In the 'Age of Fighting Sail', and specially the period of 1793-1815, it often took the actual boarding of an enemy naval vessel, to secure surrender, especially in a single-ship-to-ship action, upon the high seas. After the cannon broadsides pummeled opposing ships, often causing severe damage to the sails and rigging, and reducing a ships steering ability, then pulling along-side and resorting to 'cold steel' was, often-times, the last resort.
In the British Royal Navy, boarding a French or Spanish (and later American) enemy vessel, was a favored way to finish off task of 'securing a prize'. If say a RN frigate was attempting to take an enemy ship, of like size, it would be worked along-side of the opposing vessel, close enough that the cannons would be neutralized. Often then, musketry would be employed by British marines (in the fighting tops and also on-deck) to eliminate enemy officers, to cause confusion in command. The tossing of 'iron bombs' (larger fused grenades) onto decks and into open hatches, would cause serious damage, as well. This was a prelude to skilled sailors employing the tossing of iron grappling hooks and lines, over the gunnels, to pull each vessel together..though the enemy sailors would often use axes, to cut the rope lines, to avoid this method of securing. When the ships were touching, and the moment was right..a cry of 'boarders away' would be yelled, and a boarding party of armed sailors and British marines, often led by a junior lieutenant or warrant officer, would scramble over to the enemy vessel, to help secure a surrender.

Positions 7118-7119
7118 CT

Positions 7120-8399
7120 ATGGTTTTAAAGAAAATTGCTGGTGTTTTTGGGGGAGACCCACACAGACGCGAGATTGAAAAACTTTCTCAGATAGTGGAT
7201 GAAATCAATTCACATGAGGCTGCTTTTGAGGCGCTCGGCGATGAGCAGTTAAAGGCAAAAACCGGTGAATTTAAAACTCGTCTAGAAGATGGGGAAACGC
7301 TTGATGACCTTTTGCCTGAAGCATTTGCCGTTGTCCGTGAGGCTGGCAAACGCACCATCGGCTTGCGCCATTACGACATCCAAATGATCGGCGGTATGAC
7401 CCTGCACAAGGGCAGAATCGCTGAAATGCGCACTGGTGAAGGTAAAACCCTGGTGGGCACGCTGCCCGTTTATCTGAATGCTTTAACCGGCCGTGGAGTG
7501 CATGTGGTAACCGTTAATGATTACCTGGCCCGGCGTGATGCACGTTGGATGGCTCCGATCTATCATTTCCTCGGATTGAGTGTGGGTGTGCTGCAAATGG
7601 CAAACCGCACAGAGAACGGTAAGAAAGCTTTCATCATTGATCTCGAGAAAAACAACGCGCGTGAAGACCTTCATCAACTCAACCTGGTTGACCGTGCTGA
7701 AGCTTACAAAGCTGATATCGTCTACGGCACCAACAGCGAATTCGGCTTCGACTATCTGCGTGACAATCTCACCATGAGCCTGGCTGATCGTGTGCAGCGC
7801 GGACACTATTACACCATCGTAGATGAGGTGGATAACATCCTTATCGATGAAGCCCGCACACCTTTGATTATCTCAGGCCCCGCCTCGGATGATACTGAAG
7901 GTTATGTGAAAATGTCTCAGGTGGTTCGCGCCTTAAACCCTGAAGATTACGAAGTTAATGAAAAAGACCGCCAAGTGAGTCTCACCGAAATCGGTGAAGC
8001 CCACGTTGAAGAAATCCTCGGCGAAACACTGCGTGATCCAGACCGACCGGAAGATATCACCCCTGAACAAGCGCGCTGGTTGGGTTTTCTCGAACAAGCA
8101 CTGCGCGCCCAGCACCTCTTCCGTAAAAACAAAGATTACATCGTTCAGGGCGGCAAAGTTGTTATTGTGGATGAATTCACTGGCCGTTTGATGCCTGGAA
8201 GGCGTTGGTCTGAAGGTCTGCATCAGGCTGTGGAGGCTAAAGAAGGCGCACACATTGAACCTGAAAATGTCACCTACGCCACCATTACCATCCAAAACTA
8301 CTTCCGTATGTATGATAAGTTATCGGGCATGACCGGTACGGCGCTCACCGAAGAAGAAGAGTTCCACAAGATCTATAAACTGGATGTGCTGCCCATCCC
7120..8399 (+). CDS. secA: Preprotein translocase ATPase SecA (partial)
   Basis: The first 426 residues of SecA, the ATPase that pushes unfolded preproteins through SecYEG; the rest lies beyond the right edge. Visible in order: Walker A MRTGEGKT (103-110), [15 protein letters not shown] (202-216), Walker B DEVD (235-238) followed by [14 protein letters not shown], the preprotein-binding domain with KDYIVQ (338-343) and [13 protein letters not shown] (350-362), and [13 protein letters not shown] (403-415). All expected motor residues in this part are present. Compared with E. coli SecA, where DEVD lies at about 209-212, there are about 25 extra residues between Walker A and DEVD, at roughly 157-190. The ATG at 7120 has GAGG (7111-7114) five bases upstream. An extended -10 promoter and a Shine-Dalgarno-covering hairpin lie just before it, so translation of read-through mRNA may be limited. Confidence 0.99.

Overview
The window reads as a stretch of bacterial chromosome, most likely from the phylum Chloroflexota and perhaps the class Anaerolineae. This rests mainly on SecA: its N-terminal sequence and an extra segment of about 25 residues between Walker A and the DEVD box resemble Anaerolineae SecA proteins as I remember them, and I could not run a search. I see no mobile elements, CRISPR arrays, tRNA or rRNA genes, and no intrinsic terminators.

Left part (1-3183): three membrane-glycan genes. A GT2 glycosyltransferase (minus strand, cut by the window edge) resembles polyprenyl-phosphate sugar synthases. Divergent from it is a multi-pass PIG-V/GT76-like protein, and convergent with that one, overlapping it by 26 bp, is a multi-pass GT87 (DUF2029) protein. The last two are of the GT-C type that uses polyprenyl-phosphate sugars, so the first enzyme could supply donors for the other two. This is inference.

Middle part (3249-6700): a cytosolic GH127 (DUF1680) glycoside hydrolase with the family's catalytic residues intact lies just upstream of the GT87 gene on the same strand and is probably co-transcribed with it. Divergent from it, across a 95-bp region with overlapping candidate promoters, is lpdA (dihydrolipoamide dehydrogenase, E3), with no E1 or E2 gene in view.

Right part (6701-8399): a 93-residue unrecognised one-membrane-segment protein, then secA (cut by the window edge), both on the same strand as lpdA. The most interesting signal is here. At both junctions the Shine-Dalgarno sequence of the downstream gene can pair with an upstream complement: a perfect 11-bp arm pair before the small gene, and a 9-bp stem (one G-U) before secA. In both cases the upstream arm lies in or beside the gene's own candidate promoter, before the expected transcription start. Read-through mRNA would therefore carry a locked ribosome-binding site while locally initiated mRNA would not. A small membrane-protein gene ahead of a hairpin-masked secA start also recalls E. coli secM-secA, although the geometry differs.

All assortment of weapons would be used, kept handy on-deck in wooden tubs..loaded Sea-service pistols, cutlasses, boarding axes and short boarding pikes, even muskets with bayonets would be carried. At that point, it was a harsh melee of hand-to-hand deck fighting, and the tactics were to disable an opponent from further opposition. Any severe arm or leg injury would usually do that, and a broken limb was just as good as a cut-or-thrust. Heavy cutlass hilts were often used to gouge eyes or mouths, and the blades used to break shoulder bones. Pistols were often loaded with bird-shot to take down a number of enemy, in close-quarters. The goal was to cut down resistance, and compel a surrender by the enemy ship's captain or surviving senior officer, where the fighting would thus end, with the striking of the 'ship's colours.
Once the ship succumbed (via surrender), then it would be determined whether the enemy vessel was worthy of salvage (still sea-worthy), and if so, a 'prize party' would secure it for sailing back to a British harbor, for liquidation (or refitting and re-commissioning). If the enemy ship was deemed to be 'lost' (would not survive a journey, and thus was 'sinking'), then special gangs of skilled sailors would be employed to gather any useful cargo, arms, food stores, valuables, and more importantly, ships logs, charts, dispatches, etc, that might be used for intelligence, back to RN vessel, and the arduous task of gathering the prisoners (and wounded) on-board, as well. As in most land battles, of that time the fighting was alway heaviest, at the end...just before surrender.
'Naval Boarding' - Wikipedia
'Napoleonic Naval Tactics' (1/5) Battle Formation and Cutting Out'
'The Encyclopedia of the War of 1812' A Political, Social and Military History' on-line